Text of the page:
Another lesson about competition from car salesmen.

One month ago, I wrote about the lesson I learned from a car salesman on how to solicit Broadway investments.  Well, yesterday I found myself car shopping once again, right here on the isle de Manhattan, and wouldn’t you know it, I got another tutorial.

This time, however, it wasn’t about raising money . . . it was about t-t-t-iming.

Manhattan is one of the few parts of the country that still has shopping “districts.”  There’s the fashion district, where you can find the as-seen-on-Project-Runway Mood fabrics, and countless others.  Down on 8th Street, you’ll find a plethora of shoe stores saddled-up side by side.  And over on 11th Ave in the upper 50s, you’ll find car dealership after car dealership, riding sidecar with each other as they compete for customers.

The other important retail district in the city which perhaps sees the most revenue?  Why, the theatre district of course!

So I popped on up to a dealer yesterday at 6:30 to take a spin around the showroom floor and get a few prices.  When I got there, I learned that they closed at 7:00, so I only had 30 minutes.  I bopped around, kicked some tires, and then was shuffled out the door a bit prematurely.  Wanting to take advantage of the district and to do some comparison shopping, I walked the block and a half to another dealership . . . only to find their doors locked.  They closed at 7 too.  Ok, let me try dealership #3.  Nope.  7 PM shutdown.  #4???  I’ll give you one guess.  19:00 hrs aka 7 PM.

It was like all the dealerships in the districts were the characters in Oceans 11, and were about to rob a casino and synced their watches beforehand.

And in a way, they did.  When choosing their hours, they lazily said, “Well, when is everyone else closing?  Let’s just do what everyone else does.”  What they should have said, “What’s everyone else doing?  And how can we adjust our timing to gain a slight competitive advantage?”

Imagine how one of those dealers would have benefited if they were open until 7:30?  8?  They’d be the only dealership open in the area!  You don’t think they’d pull in some more people and move some more cars?  I was in the mood to shop . . . and no one was accommodating.  Had one dealership kept their doors open, they would have made a much stronger impression.

Translating this theory to our district . . . You don’t think that having a 2:30 curtain time when everyone else has a 2 could sell you more tickets?  Or a 7:30 when everyone else has a 7?

The first rule of marketing is to make a great product (a show or a car) that markets itself.  But in the theater, after your show is made, you can’t release a new model to attract new customers into your showroom.  You’ve got to use every competitive advantage you can . . . especially if your show isn’t at the top of everyone’s ‘must buy’ list.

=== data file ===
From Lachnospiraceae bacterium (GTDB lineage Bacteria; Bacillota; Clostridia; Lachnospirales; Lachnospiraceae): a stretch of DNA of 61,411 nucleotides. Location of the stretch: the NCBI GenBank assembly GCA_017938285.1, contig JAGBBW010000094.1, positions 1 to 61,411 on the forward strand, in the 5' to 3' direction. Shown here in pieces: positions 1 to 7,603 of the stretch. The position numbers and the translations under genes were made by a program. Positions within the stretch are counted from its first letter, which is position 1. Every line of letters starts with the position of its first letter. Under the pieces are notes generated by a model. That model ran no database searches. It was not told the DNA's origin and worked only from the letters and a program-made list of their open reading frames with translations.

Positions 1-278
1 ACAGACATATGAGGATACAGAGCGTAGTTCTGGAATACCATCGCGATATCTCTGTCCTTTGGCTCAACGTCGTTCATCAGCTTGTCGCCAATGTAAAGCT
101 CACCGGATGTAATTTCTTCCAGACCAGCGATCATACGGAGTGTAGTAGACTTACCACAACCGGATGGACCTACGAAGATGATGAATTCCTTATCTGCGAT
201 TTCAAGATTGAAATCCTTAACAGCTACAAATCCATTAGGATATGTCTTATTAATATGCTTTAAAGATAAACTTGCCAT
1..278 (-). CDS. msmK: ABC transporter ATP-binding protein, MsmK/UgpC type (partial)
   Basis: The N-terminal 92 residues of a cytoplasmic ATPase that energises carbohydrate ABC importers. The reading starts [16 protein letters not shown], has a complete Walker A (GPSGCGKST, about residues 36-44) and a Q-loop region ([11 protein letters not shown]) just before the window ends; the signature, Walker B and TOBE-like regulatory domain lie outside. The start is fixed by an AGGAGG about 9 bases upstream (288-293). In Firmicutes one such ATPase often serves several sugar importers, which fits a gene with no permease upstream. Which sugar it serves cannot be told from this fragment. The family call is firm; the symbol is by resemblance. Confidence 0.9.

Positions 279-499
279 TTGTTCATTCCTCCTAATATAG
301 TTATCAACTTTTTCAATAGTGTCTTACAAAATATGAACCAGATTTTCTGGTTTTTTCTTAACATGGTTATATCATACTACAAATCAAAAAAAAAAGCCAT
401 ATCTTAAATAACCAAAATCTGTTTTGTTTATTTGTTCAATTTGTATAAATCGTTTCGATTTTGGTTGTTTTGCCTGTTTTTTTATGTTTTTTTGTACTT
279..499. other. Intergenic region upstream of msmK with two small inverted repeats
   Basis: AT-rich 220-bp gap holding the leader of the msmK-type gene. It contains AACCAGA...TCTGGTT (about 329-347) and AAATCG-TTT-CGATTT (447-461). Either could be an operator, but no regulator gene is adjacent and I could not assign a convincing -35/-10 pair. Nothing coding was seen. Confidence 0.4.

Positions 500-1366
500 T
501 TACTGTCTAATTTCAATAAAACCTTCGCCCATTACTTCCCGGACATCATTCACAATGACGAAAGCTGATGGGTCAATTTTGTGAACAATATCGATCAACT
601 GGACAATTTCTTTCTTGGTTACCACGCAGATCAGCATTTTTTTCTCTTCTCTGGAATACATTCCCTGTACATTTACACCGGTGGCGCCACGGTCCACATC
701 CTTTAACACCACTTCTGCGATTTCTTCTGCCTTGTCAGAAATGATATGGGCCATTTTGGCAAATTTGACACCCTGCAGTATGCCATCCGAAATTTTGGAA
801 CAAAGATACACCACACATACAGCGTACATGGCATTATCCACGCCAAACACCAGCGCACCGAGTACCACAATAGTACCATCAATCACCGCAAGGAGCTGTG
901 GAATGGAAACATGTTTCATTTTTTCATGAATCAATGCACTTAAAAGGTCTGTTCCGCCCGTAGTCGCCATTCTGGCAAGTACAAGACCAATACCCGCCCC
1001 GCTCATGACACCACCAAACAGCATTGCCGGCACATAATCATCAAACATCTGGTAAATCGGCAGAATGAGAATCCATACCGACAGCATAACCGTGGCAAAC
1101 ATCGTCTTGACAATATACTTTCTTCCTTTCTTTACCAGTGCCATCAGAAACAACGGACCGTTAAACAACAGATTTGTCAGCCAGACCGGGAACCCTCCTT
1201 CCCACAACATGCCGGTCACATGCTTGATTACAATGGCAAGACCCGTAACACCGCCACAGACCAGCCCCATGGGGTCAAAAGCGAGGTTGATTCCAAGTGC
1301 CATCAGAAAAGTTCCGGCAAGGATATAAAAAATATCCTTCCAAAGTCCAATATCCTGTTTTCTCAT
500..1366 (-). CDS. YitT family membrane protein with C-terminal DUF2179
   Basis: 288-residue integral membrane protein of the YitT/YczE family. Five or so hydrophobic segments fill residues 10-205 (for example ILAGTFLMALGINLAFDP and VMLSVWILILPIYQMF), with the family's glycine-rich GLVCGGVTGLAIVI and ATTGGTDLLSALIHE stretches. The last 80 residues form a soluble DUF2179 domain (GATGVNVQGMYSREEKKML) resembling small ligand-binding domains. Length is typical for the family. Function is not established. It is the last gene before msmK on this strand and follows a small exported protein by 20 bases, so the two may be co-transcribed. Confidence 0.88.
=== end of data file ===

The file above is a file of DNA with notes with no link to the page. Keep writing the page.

Finding those competitive advantages is easier than you think.  Just look at what everyone else is doing, and do something slightly different.

 

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Comments
  • Beth says:

    How about Monday shows? Out of towners like me would have more flexibility in planning a weekend getaway if we could attend Monday shows. A matinee would be great, because you could squeeze in one more show before heading to the airport.

  • Malini says:

    I don’t know if I agree with you on comparing buying a car to buying a ticket to a show. In my experience, when we bought our car, a lot of thought went into it. There were many factors that led to our decision.

    Also, there must be a reason all those dealerships close at 7. Location, liability. Plus, I’m sure that you are still going to buy a car. Except now you know to go during business hours. Or maybe you won’t but I think you will.

    That side of town is a bit sketchy so I would feel better knowing you bought the car during the day. 🙂

  • Rick Shulman says:

    When Phantom of the Opera first opened, it was the impossible ticket to get. To take advantage of those that couldn’t get a ticket, David Merrick set the curtain time at 8:15pm for 42nd Street, which was playing across the street at the St. James Theater.

  • janis says:

    At one time all the car lots in Detroit closed on Saturday because the salesmen were in the auto workers union and the union prevented them working on weekends.

    Maybe the NYC 7 pm car lot closing rule is another union thing. Hopefully there’s nothing similar for Broadway shows.

  • Greg Hartley says:

    There were two times when a change from the normal Tuesday-Sunday schedule left a bad taste in my mouth. I was so used to night shows being at 8:00pm. I bought tickets on line for Guys & Dolls and for a Tuesday night. Did not even think they change Tuesday night to 7:00pm. We took the train in thinking we had plenty of time for dinner. We ate and headed to the theatre at 7:30. Needless to say we were disappointed when we found out we miss the first half hour of the show.

    The other time was when I went up on a Wednesday to see a matinee. The show I wanted to see was in previews and was not doing Wednesday matinees yet. I ended up getting something from TKTS but was annoyed that I took a day off from work and was not able to see the show I wanted.

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